I mean, we're just repaving the parking lot out here and that's an enormous cost. And you can imagine the kind of roads that Rome built. And, by the way, they altogether at their peak built about 50,000 miles worth of road. I just want that to sink in. These guys were incredible builders tying parts of the world together with their road system, and many of those roads you can see to this day and you can walk on them. It says that it was Caesar Augustus who called the world to be registered. We know his real name was Gaius Octavius or Octavian Caesar. He was given the term "Augustus" which means majestic one or honored one; by the Roman senate because they were so impressed with his abilities; he was a formidable leader and so it was the Roman senate that conferred the leader Augustus majestic one, honored one. It could even be looked at Caesar from the gods or of the gods. In fact, did you know that on a couple of inscriptions found they called him the savior of the world? I just think that adds to the intrigue of the story when you have someone who was given the title the majestic one or honored one; he is the ruler of the known world and he has been regarded as the savior of the world; that birth of Jesus Christ is set up during that period. So we know who this guy was, and we have him well attested in history.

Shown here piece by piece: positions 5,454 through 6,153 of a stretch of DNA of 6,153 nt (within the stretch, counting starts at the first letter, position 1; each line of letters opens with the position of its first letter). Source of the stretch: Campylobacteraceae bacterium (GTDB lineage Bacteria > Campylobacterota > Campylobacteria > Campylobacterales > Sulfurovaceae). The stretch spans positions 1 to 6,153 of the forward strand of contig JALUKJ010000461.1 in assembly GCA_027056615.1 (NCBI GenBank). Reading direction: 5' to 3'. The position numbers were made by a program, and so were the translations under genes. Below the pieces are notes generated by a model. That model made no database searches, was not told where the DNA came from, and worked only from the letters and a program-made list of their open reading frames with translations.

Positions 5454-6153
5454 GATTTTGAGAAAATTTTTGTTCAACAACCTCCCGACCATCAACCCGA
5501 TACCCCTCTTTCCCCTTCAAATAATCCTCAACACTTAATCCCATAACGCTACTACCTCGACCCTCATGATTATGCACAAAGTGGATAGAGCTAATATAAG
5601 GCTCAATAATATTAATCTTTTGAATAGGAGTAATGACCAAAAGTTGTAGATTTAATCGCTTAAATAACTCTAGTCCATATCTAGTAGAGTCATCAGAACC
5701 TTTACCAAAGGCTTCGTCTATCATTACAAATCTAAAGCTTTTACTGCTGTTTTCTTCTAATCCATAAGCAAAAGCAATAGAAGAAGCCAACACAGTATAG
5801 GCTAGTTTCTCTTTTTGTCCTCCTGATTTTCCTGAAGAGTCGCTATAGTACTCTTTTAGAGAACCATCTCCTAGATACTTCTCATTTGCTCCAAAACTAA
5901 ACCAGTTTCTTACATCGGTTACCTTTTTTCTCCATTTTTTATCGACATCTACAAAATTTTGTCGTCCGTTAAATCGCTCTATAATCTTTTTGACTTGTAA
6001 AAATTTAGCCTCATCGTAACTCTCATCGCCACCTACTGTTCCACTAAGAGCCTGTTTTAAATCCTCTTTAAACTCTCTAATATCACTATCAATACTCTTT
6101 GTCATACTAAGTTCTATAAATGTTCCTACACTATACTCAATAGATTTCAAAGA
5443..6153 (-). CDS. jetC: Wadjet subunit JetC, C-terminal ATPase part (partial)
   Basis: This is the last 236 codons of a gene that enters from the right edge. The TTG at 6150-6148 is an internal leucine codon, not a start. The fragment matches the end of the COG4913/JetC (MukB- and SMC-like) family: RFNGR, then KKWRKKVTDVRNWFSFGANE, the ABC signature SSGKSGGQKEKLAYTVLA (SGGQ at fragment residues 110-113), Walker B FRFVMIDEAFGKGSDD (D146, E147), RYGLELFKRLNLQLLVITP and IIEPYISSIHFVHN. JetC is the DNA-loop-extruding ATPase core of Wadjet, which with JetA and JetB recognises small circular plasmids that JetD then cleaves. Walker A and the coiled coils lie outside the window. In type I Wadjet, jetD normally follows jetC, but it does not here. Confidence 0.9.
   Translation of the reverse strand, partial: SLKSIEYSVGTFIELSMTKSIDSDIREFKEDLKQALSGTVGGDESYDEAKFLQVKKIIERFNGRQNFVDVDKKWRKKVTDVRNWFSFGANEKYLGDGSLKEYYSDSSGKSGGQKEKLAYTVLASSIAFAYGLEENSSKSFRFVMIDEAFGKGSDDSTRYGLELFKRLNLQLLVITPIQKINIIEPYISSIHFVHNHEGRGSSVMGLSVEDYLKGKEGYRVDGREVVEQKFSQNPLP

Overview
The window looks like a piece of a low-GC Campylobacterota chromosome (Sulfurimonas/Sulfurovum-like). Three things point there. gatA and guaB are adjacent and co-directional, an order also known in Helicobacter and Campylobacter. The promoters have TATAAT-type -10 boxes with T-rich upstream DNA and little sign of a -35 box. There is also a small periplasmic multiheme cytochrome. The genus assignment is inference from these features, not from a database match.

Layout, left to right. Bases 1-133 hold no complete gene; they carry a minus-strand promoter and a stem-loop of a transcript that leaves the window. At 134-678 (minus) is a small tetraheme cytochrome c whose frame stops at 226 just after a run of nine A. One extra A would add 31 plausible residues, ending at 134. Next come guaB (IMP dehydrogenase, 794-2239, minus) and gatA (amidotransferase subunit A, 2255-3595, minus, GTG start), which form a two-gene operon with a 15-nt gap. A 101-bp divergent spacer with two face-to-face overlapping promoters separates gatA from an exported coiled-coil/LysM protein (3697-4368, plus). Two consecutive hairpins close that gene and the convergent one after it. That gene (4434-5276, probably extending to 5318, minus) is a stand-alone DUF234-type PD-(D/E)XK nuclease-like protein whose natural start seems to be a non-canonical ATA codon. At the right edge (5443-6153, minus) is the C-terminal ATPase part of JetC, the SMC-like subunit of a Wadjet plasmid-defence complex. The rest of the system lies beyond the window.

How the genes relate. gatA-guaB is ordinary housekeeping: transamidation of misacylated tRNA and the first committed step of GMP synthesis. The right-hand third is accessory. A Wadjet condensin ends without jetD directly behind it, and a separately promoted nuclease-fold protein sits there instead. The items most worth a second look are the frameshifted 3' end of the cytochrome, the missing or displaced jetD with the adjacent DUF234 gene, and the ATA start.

Where we run into a problem in our text is with the next name. And I'm not the one to shy away from these problems. I want to you know about them. I'd rather you hear about them and have them explained here than misexplained at some college campus by a professor who wants to twist your dependability on Scripture and give you false information. But there was a problem in the text. It says in verse 2, "The census first took place while Quirinius was governing Syria." The problem that we have, is that with the records that we have; historical records; we know that this guy Quirinius was governing Syria around 6 to 7 or 6 to 9 AD. And Josephus, remember that name, heard that name, the Jewish historian; says that a controversial census was taken of which Quirinius the govern of Syria oversaw but it dates to around 6 to 9 AD; which is too late for our story; it's several years too late; it's ten years after the death of Herod and this is during the reign of Herod. So how do we fix that problem? Let me give you two suggestions. Now I told you Sunday about "apparent" contradictions. There are no contradictions, as I see them, in the Bible. There are only "apparent" contradictions. So as time has gone on and as archaeology has gone on, in the seventeen hundreds they discovered in a city not too far from Rome somebody who was the governor of Syria.